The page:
Topless feminists protest NZ's 'Win a Wife' event
A controversial New Zealand "Win a Wife" competition has sparked a topless protest from Ukrainian feminists.
The Rock FM radio station ran the competition called Win a Wife, offering a 12-night trip - along with $2000 spending money - to Ukraine organised by a bride agency, Endless Love Agency, which says on its website it offers "beautiful genuine Ukraine ladies looking for love and marriage with Kiwi men".
A winemaker named Greg was the winner and he is due in the Ukraine mining town of Donetsk later this month before also visiting another town called Zaporizhia.
The prize does not include travel for the Ukraine woman to come to New Zealand.
Activists from the Femen group, which uses stripping as a shock tactic, braved wintry temperatures in central Kiev, holding banners with slogans such as "Ukraine is not a brothel".
It was reported that Femen's members wear little but flower garlands for frequent protests against Ukraine's sex industry and targeting of Ukrainian women by international agencies that organise sex tours.
"Femen warns the lucky winner of the New Zealand competition that he can expect an unhappy ending in Ukraine," activist Olexandra Shevchenko said in a statement on the movement's blog.
"Ukraine is not a brothel and Ukrainian women are not prostitutes."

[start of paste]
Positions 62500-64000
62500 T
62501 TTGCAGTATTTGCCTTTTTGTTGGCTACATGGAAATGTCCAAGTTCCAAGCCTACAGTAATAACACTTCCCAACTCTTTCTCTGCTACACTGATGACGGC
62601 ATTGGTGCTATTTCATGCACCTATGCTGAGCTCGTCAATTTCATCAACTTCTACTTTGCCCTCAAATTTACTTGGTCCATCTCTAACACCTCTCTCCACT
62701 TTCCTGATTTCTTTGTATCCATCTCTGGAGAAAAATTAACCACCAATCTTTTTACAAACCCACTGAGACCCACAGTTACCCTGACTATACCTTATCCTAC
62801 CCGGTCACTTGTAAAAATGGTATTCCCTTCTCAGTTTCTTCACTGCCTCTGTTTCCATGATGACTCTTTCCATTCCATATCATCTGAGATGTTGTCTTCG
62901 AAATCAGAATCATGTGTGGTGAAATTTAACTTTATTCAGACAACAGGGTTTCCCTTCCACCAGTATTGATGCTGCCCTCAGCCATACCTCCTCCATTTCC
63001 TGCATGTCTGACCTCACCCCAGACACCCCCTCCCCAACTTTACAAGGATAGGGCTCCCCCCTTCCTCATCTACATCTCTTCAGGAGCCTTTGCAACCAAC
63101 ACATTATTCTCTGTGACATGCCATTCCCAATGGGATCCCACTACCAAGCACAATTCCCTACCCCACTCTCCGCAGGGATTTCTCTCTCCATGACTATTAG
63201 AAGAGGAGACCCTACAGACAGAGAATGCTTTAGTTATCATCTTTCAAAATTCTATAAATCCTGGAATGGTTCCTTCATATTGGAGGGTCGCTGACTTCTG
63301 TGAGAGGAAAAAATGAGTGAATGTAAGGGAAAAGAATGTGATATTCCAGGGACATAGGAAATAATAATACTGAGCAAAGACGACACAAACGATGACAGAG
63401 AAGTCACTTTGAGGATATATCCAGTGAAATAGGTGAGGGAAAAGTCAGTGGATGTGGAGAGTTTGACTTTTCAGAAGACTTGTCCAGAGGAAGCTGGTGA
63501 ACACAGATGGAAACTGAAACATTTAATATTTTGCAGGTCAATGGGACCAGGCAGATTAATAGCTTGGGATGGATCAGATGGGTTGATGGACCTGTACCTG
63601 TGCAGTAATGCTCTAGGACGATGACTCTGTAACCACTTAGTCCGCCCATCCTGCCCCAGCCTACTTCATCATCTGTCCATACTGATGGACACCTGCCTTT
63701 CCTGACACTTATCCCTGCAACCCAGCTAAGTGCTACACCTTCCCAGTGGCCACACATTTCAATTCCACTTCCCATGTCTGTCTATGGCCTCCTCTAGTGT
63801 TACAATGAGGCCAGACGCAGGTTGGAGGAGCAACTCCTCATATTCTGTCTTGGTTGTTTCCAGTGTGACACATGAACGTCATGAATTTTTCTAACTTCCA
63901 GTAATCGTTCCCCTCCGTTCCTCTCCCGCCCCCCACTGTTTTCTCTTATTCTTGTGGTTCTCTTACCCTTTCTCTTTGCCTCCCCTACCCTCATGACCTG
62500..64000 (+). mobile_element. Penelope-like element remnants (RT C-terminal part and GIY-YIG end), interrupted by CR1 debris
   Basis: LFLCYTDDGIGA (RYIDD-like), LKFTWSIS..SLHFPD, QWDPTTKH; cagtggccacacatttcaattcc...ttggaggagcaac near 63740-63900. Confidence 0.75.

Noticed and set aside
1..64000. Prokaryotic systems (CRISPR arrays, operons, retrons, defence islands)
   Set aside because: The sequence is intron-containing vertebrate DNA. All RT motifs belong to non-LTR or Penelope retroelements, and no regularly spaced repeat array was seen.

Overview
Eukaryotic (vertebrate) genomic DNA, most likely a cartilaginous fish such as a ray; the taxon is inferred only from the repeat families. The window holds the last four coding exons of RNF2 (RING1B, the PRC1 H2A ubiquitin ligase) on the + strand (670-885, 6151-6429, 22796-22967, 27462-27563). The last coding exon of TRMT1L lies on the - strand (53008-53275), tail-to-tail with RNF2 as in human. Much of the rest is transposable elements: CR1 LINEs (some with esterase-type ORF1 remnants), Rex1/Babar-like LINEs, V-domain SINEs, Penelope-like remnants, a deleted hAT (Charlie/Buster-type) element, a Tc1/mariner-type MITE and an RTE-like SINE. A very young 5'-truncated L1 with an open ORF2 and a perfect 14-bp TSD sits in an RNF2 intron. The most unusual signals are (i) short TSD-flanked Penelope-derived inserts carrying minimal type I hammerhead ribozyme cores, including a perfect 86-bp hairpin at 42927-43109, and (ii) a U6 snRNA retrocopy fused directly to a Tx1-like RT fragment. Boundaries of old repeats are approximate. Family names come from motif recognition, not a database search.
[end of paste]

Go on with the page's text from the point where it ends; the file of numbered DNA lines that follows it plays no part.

Before announcing the winner, the radio station said it wasn't offering the opportunity to just anybody and planned to "weed out the no-hopers and time-wasters" with its application form and various psychological tests.
However, former Green MP and social activist Sue Bradford slammed the contest.
"It is unusual and somewhat disturbing that a commercial entity would commercialise what should be one of the most meaningful human relationships and actually offer it as a prize for a radio show," she said.
"It's really taking commercial radio to new depths."
The Rock programme director, Brad King, said it had received a "massive reaction" from all over the country.
"Some people think it's a little stupid, others see it as what it is, a tongue in cheek idea that gives someone the opportunity of a lifetime to travel on an all-expenses paid trip to the Ukraine," he said.
He would not say whether the station had received any complaints.
"We like to have a bit of a laugh and not take things too seriously, so rather than playing 'cupid' we decided we would play 'stupid' on this, and send a listener over to the Ukraine with the chance of finding a connection."